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Cast in place brass knife guards

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Quick google search found the Ruana knives page where they list the steps in making a cast aluminum handle frame directly on the blade, after quenching but before temper. No good pictures, but with the blade down, you could keep it cool in wet sand, or ???


I know that I have seen cast brass and aluminum handle military knives from WWI, WWII, Vietnam and as recently as 2001, so somebody else out there has got to know how to do this. Whether they want to share is another question.

Term corrected

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The melting point of brass is @ 1600F, aluminum is @1200F. So you could put the whole thing in an oven to temper after the handle/guard is in place.


The bigger question is how to pour the brass or aluminum and not draw the blade temper back too far while the mold fills and cools. You need some way to chill the blade during the pour.


In theory, you could do it with a water bath, wet sand, metal chill plates as a heat sink, an air line, etc. But which one are they using?

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Spent several hours on google and found sites, reading till my eyes blurred.

I also found a post with this same question from 2002, and I was the poster! My, how time flys.

The jist of what I was reading were in two camps:

Lost Wax with Pewter or Copper

Brass, poured in place; also most suggested Pewter.

There was a feller I think in or near Bothell, WA, [bronk, or similar?] that poured his guards in place and then some sort of poured in place handle coating, don't remember if the handle was metal or rubber. Will see if I can locate him.

Steve, I will read up on lost wax casting tonight and give it some thought. Maybe find a tutorial on that method, but I am set on if I make the guards they will be cast on the knife.

Most of the Pewter casting I came across were judt leaving a gaping hole in the handle, wrapping it with heavy paper reinforced with tape, then pouring the hole full of Pewter. That is a little rustic for my tastes.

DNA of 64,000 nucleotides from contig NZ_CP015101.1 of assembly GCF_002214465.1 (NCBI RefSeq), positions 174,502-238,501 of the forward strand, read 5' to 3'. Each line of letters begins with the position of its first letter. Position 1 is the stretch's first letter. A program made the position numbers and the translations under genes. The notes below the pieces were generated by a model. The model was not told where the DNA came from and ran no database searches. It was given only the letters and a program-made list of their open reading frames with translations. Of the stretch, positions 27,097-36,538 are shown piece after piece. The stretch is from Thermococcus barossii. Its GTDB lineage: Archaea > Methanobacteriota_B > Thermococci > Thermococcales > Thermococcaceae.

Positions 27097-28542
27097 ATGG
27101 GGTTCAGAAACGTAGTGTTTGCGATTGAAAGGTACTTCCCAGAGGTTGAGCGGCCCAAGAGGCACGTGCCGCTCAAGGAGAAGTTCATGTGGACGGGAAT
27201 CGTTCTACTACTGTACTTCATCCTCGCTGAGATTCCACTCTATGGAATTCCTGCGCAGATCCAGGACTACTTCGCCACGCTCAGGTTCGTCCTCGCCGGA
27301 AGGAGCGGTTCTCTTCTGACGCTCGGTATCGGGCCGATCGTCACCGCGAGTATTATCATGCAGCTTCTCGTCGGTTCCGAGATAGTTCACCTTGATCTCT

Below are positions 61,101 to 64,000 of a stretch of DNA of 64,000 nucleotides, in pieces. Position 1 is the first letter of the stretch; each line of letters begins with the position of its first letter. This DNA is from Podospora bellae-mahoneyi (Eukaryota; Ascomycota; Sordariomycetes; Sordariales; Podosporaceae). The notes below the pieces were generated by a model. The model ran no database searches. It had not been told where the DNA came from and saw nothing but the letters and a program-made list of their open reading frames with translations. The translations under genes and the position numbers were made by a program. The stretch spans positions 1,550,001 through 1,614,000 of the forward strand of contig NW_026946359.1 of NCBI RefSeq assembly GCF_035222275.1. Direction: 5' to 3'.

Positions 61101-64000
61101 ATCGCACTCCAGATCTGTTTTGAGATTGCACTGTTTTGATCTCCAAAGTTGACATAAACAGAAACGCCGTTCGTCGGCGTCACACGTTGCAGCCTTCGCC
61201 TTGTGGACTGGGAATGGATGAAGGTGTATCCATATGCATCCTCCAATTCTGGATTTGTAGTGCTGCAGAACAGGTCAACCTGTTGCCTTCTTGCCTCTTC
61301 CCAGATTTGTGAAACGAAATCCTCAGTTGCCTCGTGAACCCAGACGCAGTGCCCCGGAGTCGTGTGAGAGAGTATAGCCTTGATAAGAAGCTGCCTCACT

Searched some on UTUBE also, but the only things I found were guys pouring the oversized hole full of pewter.

My college degrees were in Accounting and Business. There is a hard and fast rule in accounting- you never spend more to create data than the data is worth after you get it.

This is starting to feel a little like that to me. Maybe a couple more nights unless I can find something simple that will work.

Thanks to you all for the suggestions and ideas.


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Greetings All,


I am by no means a blade smith but I have a few questions...    Why ?  I would think a non-ferrous metal formed by casting around a steel tang would cool a much faster rate .  I'm just guessing but If you form an internal hole in a casting would  the hole get bigger or smaller when it cools ?  I question the final fit up.   Also if you had holes in the tang for the casting material to lock to when cooled would this not make it very hard to replace the guard if it was defective or damaged..   I have done a lot of restoration and conservator work in the past and would fit up such a casting by forming scale burrs on the steel so that they would form into the press fit of the softer material..  I think what I am saying is that I can see no benefit to form the guard by casting in place.  To my way of thinking a press fit slightly heating and expanding the hole on the guard and burrs on the steel would be more than adequate.